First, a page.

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Breast vs prostate cancer

(29 Posts)
smearsforfears Tue 06-Feb-18 22:33:49

Point me in the right direction if I missed a thread on this.

Last week, I heard a lot on the radio about prostate cancer now overtaking breast cancer in the mortality figures, and that there should be equality of funding. Jeremy Vine even had a women on from a breast cancer fundraising charity to justify why they were doing better than the men.

Was I the only one thinking "good for us, funding research into breast cancer and attending screening, if the men want to sort prostate cancer, I'll look forward to them doing midnight walks etc."

Why did it feel like the media were saying "those women funding breast cancer research, and hogging it. They should be funding the men's research equally! IT'S NOT FAIR!"

Not to mention how, apparently, a blood test and rectal exam for screening is unacceptable to men, yet smearing lipstick is just the same as us having our cervixes scraped, and we 'fail' if we don't attend. Why is a rectal exam unacceptable for men, yet a vaginal exam ok for us? They don't even need a speculum/proctoscope for it!

Am I being unfair to think that I'm glad the issue is highlighted, and look forward to the men coming together to raise awareness, and fundraise, like we did for breast cancer?

barnacharmer Tue 06-Feb-18 22:37:20

I thought the same. We are terribly selfish and just love to have intimate examinations, that must be it...

I also thought the same.

We have these things because we needed and still need them. We faught for them, raised money for them and will continue to do so because they are important and life saving.

I think the majority of men see it as "women get all this stuff, what about us? Where's our stuff? We dont get given anything". Its like with the agument about mens dv shelters, they expect women to do all the leg work and funding... While they just sit back, watch and benefit. Its lazy and entitled.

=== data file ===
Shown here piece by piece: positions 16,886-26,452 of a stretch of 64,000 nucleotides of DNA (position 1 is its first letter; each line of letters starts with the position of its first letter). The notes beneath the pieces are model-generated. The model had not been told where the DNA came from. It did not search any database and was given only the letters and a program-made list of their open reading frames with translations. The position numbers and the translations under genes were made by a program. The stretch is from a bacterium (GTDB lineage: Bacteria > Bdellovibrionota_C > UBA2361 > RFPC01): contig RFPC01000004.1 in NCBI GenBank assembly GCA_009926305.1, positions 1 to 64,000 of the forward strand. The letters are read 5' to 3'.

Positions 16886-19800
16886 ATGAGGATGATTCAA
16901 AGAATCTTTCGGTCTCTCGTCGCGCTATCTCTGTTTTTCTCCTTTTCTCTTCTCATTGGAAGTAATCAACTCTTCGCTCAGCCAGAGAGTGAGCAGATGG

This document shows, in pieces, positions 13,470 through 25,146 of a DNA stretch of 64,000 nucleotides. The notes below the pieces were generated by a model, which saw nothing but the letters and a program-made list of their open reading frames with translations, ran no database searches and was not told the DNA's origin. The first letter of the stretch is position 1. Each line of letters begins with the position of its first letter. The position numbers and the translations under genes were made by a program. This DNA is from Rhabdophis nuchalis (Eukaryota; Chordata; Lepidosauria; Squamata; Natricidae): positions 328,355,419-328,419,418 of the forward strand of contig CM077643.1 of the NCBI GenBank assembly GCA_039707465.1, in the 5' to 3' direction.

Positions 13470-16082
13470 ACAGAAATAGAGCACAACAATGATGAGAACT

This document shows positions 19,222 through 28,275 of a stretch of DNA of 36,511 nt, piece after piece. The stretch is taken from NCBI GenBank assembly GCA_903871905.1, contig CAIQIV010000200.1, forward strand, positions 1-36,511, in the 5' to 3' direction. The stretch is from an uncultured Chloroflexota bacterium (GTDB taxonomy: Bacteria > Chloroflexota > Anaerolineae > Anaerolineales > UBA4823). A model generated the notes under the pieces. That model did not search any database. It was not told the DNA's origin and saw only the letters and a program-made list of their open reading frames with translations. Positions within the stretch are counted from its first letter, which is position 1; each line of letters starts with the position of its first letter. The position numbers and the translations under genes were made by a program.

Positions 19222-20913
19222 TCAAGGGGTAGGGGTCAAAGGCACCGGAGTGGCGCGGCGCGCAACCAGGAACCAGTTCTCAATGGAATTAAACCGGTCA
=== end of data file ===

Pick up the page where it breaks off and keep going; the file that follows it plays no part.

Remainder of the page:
The richest group of people are men... THEY should be doing something to help men.

Rufustherenegadereindeer1 Tue 06-Feb-18 23:10:38

I agree

I think there was a thread in aibu about it

Rufustherenegadereindeer1 Tue 06-Feb-18 23:12:37

Although to be fair

I blame the media reporting

If you read that cause A got £100 and cause B got £20 you might (without knowing or being arsed to check the details) think that was unfair

OlennasWimple Tue 06-Feb-18 23:13:22

Why is a rectal exam unacceptable for men, yet a vaginal exam ok for us?

Because, as a charmer once said to me (in a slightly different context) "things are meant to go into you, they're not meant to go into me" hmm

Also, because a regular rectal exam would obviously make them vulnerable to catching the Gay

Rumpledfaceskin Tue 06-Feb-18 23:16:54

www.independent.co.uk/life-style/health-and-families/health-news/why-do-some-forms-of-cancer-receive-more-research-funding-than-others-9771396.html